With an estimated 2 billion people across the globe claiming to be Christian, the way Christians worship every week is a big deal, says one Seattle pastor.
So when churches bring in drums and guitars to accompany singing, when Christians read lyrics off of giant screens, or when they lift their hands and shout praises, they won't go without scrutiny.
The basic question many continue to debate today is: "What is a Christian service supposed to look like?" posed Mark Driscoll, founder and pastor of Mars Hill Church in Seattle, during a sermon on Sunday.
As author Gary Douglas Wright writes in Worship Awakening, worship is a fuzzy topic.
"It's fuzzy in the sense that there are so many views and philosophies about what worship is," Wright said in the recently published book.
According to Driscoll, who's opening a sixth church campus in downtown Seattle this month, the elements of worship that are described in the Bible include: the preaching of God's word, communion, prayer, public readings of Scripture, praising, and giving financially.
But "the Bible doesn't tell us exactly how to do church," the 37-year-old pastor said. "It tells us what to do, what not to do principally."
Thus, it leads to questions such as what time services should be held, how long sermons should be, what kind of instrumentation is allowed, or if the pastor has to wear a robe.
"What are all the rules?" he posed.
Driscoll was responding to the most popular question over 300,000 people voted for him to preach on in the "Religion Saves and Nine Other Misconceptions" series – which kicked off the first Sunday of this year. The No. 1 question: "Do you believe that the Scripture not only regulates our theology but also our methodology? In other words, do you believe in the regulative principle? If so, to what degree? If not, why not?"
The regulative principle says corporate church worship must include all elements which Scripture commands and whatever is not specifically set out by God in Scripture should not be included in the worship service.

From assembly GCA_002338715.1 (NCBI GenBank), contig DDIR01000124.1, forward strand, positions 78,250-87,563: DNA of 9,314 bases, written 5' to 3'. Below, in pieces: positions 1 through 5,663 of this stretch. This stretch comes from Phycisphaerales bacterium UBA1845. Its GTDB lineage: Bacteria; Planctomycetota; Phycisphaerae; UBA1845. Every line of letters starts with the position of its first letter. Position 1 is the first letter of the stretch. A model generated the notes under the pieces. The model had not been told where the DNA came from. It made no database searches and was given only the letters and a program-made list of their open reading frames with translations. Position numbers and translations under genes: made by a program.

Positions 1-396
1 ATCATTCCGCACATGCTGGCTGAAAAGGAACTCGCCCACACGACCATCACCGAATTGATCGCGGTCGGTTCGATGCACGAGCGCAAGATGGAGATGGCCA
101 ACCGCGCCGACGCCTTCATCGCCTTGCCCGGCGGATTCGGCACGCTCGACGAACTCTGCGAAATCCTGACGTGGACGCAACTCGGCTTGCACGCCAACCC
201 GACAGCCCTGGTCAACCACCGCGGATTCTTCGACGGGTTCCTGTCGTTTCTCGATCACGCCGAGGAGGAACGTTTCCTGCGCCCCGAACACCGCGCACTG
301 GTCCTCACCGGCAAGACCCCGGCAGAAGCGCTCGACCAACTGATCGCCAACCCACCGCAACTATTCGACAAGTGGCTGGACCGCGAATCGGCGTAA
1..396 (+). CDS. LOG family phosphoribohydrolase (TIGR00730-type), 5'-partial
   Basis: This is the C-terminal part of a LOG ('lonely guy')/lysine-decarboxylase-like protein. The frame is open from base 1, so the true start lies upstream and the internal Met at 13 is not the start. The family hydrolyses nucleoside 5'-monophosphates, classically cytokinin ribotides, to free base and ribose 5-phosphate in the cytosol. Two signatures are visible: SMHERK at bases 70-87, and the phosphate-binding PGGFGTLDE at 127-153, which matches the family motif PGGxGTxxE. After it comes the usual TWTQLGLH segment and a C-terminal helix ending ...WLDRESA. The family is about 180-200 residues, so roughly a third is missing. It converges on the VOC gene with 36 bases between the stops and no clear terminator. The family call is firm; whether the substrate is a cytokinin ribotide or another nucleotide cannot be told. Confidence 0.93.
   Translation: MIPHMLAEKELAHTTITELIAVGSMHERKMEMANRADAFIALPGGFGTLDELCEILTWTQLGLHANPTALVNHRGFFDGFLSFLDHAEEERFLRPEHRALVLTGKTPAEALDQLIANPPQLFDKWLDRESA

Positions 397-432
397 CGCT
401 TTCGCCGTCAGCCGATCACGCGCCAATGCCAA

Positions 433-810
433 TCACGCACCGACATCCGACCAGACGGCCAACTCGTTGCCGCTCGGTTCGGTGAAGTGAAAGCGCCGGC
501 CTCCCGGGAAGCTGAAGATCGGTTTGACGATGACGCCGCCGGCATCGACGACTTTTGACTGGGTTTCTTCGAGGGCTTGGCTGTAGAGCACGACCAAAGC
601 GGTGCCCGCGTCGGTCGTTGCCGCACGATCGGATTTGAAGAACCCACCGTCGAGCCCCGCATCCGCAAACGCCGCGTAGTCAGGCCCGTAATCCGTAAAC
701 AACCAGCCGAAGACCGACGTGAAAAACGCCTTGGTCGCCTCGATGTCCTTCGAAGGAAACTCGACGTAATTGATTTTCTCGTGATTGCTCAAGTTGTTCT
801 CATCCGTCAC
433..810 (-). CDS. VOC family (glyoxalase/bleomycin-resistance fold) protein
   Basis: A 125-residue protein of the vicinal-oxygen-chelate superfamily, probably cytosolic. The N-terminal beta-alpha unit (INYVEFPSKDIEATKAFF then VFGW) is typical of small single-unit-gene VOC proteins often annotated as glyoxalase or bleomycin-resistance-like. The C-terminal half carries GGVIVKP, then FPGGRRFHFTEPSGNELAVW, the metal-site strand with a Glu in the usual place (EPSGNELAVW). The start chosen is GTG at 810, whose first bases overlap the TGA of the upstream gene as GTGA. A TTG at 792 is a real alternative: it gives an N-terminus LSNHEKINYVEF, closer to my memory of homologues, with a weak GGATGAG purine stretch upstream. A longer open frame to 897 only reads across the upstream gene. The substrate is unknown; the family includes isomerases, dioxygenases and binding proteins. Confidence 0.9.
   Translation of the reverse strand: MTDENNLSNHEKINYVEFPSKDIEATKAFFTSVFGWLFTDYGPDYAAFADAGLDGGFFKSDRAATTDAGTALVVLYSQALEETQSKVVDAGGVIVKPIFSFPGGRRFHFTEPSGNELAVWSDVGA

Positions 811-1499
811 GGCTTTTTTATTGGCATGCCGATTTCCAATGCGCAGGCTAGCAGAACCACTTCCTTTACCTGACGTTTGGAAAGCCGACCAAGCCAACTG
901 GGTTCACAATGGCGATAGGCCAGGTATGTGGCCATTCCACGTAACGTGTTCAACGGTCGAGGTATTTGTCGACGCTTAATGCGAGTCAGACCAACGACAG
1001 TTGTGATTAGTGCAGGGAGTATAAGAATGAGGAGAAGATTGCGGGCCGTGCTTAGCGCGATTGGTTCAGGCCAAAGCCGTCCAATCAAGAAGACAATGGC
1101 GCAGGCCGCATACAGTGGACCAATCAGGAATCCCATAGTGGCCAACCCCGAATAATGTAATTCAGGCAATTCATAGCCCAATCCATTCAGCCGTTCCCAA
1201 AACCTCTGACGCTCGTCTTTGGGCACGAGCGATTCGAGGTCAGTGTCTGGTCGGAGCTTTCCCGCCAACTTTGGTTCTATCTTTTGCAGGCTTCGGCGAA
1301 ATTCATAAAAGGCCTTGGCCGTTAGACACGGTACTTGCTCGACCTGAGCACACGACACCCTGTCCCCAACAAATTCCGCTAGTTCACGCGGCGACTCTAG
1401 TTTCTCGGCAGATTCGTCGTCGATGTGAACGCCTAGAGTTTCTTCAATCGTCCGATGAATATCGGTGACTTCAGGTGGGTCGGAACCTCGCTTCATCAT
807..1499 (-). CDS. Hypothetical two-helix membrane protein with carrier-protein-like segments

Praising the principle to some extent, Driscoll said such churches that follow this seek to define worship by God and His word, try to honor the Bible and plow a nice ditch between the world and the church.
Listing the weaknesses of the regulative principle, the Mars Hill pastor said it separates "gathered" worship – corporate worship at church – and "scattered" worship – worship outside of church through lifestyle.
"What I don't understand is why we would treat one hour a week by a certain set of rules and the other 167 hours a week by a different set of rules," he told Mars Hill attendants, who are mainly twenty-somethings and include many unchurched persons.
The regulative principle is also not sufficient in that it doesn't answer all the questions Christians typically have about what's allowed in worship service. And it becomes legalistically applied, he added.
What does deal with the questions is the normative principle. While this principle also states that church worship services must include all elements which Scripture commands, it allows other elements as long as they are not prohibited by Scripture.
Calling this the "green light principle," Driscoll said, "We are to do everything the Bible says and we're free to do whatever else the leaders, according to their biblical conscience, feel is right providing it's not in violation of Scriptures."
In other words, you can go until you see a red light.
Those who follow the normative principle see the Bible as principles and sees flexibility for methods, Driscoll explained. That means, worshippers can pick and choose what instruments and songs they want to sing.
"The Bible tends to be filled with principles, not methods, because it has to speak to people across thousands of years, all kinds of languages and cultures," he noted.
The green light principle allows for cultural contextualization – not changing doctrine but adapting a culture's style, Driscoll said.
But some churches might go further to allow "too much" in worship such as elements from other religions. Some may also elevate unbiblical elements to the degree where it pushes out biblical elements. And some may also try to cater too much to the attendants, performing to entertain them rather than seeking to glorify God.
Where does Mars Hill stand?
"In theory, we hold the normative green light position. But in practice, I don't think there's anything we're doing that a red light regulativist wouldn't agree to," Driscoll said.
Mars Hill holds communion every week, sermons are typically about one hour, they pray, repent and give tithes and offerings.
Although Mars Hill holds the normative position, it doesn't use all the freedom the principle may allow for.
Exhorting attendants to do the same in their own lives, Driscoll said, "God gives you great freedom and you need not exercise it all."
The Mars Hill pastor clearly defined his position on worship:
All of Christian life is ceaseless worship of God, the Father, through the mediatorship of God, the Son, by the indwelling power of God, the Spirit, doing what God commands in Scripture, not doing what God forbids in Scripture, in culturally contextualized ways for the furtherance of the Gospel, when both gathered for adoration and scattered for action in joyous response to God's glorious grace."